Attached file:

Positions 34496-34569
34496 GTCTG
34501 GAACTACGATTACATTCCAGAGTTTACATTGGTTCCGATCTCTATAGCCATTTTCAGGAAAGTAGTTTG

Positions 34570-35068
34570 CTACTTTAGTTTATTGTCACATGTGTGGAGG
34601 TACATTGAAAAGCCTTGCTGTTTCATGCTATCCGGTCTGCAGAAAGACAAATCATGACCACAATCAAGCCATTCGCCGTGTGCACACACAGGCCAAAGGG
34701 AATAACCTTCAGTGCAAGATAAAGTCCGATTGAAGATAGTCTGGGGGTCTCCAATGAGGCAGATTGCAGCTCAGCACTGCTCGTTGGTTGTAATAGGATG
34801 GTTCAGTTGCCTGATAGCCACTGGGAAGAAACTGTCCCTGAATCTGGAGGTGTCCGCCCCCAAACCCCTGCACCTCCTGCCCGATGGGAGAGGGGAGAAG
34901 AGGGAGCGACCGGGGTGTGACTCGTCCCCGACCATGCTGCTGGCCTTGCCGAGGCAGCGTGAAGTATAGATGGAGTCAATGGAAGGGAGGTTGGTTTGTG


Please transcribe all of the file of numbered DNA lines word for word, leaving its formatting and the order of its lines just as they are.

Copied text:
Positions 34496-34569
34496 GTCTG
34501 GAACTACGATTACATTCCAGAGTTTACATTGGTTCCGATCTCTATAGCCATTTTCAGGAAAGTAGTTTG

Positions 34570-35068
34570 CTACTTTAGTTTATTGTCACATGTGTGGAGG
34601 TACATTGAAAAGCCTTGCTGTTTCATGCTATCCGGTCTGCAGAAAGACAAATCATGACCACAATCAAGCCATTCGCCGTGTGCACACACAGGCCAAAGGG
34701 AATAACCTTCAGTGCAAGATAAAGTCCGATTGAAGATAGTCTGGGGGTCTCCAATGAGGCAGATTGCAGCTCAGCACTGCTCGTTGGTTGTAATAGGATG
34801 GTTCAGTTGCCTGATAGCCACTGGGAAGAAACTGTCCCTGAATCTGGAGGTGTCCGCCCCCAAACCCCTGCACCTCCTGCCCGATGGGAGAGGGGAGAAG
34901 AGGGAGCGACCGGGGTGTGACTCGTCCCCGACCATGCTGCTGGCCTTGCCGAGGCAGCGTGAAGTATAGATGGAGTCAATGGAAGGGAGGTTGGTTTGTG